Lincoln also expands his original proclamation from April 19 that had resulted in a naval blockage surrounding the Confederate States; he now adds Virginia and North Carolina to the list, even though North Carolina has not yet seceded from the Union.
 
William T. Sherman continues to send daily letters to his brother John. He continues to analyze the situation the country is now in and laments that Lincoln should have done more to work with states like Virginia to keep them in the Union, even though Sherman thinks that Virginia “has been proved boastful and we may say overbearing.” He is against politicians and against the idea of fighting people over simply over the institution of slavery; he does not personally believe “Negro equality.” He still refuses to consider the idea of rejoining the military: “On the necessity of maintaining a Government, and that Government the old Constitutional one, I have never wavered. But I do recoil from a war, when slavery is the only question.”

The State of Virginia officially offers to join the Confederate States of America, though a vote from Virginian citizens would not take place until late May to make the union official. It also offers to make Richmond the new capital of the Confederacy, which is currently in Montgomery, Alabama. Virginia would bring a lot of infrastructure, resources, talent and history to the Confederacy; it is likely they wanted the acknowledgement of this by having the distinction of being named the capital in exchange for their loyalty.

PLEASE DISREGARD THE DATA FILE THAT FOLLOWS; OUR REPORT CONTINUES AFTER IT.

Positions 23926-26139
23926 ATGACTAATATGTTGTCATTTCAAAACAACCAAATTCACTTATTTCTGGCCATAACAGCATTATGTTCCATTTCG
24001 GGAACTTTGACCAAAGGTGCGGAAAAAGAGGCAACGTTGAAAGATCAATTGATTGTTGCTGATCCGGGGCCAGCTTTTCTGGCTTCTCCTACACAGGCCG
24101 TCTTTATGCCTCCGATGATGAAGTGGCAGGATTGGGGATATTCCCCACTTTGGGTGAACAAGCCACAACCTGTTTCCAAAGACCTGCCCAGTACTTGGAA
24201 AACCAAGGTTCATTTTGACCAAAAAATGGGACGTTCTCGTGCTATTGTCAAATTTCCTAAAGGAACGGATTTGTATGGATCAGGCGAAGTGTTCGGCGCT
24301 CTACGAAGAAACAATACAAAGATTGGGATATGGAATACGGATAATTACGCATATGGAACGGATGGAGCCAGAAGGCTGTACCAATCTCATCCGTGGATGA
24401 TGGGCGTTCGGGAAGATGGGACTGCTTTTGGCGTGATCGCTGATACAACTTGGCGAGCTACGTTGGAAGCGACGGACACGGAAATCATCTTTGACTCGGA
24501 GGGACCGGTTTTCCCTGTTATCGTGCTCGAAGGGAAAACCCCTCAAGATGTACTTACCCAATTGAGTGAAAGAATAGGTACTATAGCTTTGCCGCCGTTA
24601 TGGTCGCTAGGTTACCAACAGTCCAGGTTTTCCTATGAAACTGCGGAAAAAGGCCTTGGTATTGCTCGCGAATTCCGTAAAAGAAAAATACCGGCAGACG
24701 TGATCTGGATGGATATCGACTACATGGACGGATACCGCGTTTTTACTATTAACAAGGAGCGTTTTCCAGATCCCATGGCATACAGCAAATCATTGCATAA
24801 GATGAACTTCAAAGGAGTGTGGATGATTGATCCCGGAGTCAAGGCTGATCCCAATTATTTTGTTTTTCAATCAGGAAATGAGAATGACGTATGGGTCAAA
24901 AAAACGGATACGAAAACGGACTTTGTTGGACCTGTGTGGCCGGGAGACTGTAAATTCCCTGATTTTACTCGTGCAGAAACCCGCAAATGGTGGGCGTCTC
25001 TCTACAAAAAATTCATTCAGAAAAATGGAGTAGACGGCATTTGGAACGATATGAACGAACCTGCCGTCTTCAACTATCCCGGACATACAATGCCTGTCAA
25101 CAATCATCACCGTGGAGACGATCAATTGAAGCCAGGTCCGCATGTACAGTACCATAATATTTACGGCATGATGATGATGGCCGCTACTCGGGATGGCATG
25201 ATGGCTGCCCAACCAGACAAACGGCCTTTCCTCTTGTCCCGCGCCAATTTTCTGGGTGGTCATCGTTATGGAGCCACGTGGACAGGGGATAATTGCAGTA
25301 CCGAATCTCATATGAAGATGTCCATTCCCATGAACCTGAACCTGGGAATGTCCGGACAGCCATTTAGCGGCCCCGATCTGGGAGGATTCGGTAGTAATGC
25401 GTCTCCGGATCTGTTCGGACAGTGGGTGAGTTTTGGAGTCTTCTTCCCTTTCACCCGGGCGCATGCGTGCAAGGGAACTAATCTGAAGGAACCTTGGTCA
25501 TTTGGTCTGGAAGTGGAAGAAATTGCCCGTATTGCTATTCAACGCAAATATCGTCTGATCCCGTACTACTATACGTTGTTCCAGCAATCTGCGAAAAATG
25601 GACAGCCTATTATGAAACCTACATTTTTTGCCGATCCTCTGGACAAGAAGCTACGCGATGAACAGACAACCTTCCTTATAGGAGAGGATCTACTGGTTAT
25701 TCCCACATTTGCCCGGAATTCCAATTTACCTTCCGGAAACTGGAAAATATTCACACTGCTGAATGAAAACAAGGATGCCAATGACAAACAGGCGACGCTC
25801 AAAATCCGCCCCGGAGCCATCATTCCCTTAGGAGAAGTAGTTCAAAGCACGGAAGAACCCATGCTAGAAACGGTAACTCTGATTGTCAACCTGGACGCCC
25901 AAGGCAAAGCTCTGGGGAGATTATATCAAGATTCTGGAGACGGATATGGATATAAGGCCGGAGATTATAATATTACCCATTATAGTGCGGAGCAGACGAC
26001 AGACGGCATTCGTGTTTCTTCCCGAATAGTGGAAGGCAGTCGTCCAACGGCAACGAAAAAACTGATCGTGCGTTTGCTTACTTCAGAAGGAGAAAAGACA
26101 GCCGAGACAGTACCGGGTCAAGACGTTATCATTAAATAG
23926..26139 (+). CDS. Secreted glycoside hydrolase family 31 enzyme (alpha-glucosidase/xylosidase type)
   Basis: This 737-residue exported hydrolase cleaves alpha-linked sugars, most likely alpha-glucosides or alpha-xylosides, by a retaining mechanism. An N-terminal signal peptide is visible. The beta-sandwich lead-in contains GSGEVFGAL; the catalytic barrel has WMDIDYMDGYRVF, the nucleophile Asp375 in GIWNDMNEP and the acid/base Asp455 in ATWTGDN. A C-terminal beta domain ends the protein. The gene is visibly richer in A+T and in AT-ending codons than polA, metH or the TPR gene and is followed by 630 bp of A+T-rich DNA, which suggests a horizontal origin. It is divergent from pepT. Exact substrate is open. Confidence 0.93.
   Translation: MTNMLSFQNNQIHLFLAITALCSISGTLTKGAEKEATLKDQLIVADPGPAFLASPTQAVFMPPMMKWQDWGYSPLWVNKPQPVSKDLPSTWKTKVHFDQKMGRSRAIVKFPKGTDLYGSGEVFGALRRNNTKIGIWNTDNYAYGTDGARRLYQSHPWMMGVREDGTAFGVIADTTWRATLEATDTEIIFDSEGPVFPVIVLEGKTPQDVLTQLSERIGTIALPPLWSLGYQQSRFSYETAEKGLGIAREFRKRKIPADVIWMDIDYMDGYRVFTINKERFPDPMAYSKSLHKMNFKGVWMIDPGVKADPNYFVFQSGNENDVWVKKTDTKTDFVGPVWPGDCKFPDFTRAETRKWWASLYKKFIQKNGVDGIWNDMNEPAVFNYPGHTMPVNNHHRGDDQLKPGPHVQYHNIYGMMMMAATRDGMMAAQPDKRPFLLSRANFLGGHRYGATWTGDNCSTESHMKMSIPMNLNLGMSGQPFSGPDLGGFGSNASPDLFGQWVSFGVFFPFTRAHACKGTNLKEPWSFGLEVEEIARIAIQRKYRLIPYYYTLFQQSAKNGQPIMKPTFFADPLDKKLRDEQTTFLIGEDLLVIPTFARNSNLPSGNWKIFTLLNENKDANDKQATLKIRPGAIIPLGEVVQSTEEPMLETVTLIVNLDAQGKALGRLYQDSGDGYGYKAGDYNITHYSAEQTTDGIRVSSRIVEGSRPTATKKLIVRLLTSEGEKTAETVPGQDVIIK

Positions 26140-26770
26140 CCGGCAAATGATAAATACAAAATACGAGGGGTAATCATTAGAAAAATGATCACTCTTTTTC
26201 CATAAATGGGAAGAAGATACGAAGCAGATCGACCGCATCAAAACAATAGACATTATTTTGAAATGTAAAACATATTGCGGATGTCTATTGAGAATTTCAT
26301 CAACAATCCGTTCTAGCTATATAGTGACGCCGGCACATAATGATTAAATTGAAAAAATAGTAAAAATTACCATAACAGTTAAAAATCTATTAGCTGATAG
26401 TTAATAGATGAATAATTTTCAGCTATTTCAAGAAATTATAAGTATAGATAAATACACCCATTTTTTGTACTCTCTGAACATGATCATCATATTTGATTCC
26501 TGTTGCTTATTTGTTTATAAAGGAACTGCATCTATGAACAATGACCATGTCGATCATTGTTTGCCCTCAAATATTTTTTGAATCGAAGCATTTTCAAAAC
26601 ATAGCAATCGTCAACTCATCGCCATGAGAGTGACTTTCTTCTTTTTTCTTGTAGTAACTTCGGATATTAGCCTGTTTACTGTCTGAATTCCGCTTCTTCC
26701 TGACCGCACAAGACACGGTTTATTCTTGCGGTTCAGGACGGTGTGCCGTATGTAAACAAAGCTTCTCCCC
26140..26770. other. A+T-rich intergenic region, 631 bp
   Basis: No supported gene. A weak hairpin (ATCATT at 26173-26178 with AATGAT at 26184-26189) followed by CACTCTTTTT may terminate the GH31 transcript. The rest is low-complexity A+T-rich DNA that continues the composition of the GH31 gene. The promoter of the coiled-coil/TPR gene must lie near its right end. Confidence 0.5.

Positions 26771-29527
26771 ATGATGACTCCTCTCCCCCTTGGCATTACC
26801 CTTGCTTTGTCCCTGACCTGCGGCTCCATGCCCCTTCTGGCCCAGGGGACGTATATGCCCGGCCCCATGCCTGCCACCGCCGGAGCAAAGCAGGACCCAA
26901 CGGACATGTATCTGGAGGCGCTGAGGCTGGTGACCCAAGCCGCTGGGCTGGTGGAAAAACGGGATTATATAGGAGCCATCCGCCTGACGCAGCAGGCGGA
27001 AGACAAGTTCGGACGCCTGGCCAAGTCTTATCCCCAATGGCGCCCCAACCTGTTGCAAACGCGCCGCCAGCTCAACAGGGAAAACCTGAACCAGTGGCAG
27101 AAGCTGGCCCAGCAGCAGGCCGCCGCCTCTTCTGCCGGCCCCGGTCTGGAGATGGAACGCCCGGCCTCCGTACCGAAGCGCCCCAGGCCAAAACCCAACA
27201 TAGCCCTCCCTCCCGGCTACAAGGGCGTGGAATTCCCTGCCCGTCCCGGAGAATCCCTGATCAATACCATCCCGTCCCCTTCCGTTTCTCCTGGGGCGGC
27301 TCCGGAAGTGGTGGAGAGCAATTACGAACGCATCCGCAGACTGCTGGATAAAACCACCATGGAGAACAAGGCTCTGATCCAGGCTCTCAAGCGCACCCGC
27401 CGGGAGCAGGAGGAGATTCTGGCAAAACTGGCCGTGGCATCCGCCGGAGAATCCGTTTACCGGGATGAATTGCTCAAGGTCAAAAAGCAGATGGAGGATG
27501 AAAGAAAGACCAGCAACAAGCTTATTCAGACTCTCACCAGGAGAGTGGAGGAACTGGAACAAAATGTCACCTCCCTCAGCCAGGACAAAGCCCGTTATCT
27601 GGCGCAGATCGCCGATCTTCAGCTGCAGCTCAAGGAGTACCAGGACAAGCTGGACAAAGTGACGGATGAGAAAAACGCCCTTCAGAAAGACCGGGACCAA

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150 Years Ago: Friday, April 26, 1861

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Union militia volunteers are still camping on the Capitol grounds; more troops are expected to arrive within the upcoming weeks. Today President Lincoln and others attend an official dress drill of the 7th NY Regiment, held in front of the Capitol building. Julia Taft Bayne, daughter of an attorney in the Patent Office, observes that the city “had taken on the appearance of an armed fort. About the entrance and between the pillars were barricades of iron plates, intended for the dome, held in place by barrels of sand and cement. All the statuary in the rotunda had been boxed and the pictures covered by rough boards, while the halls within were full of soldiers, drilling.” As Julia watched her hometown transform in these early days of war, she would soon find herself becoming well acquainted with Willie and Thomas “Tad” Lincoln, the President’s two youngest sons and eventually developing a friendship with the President and his wife Mary.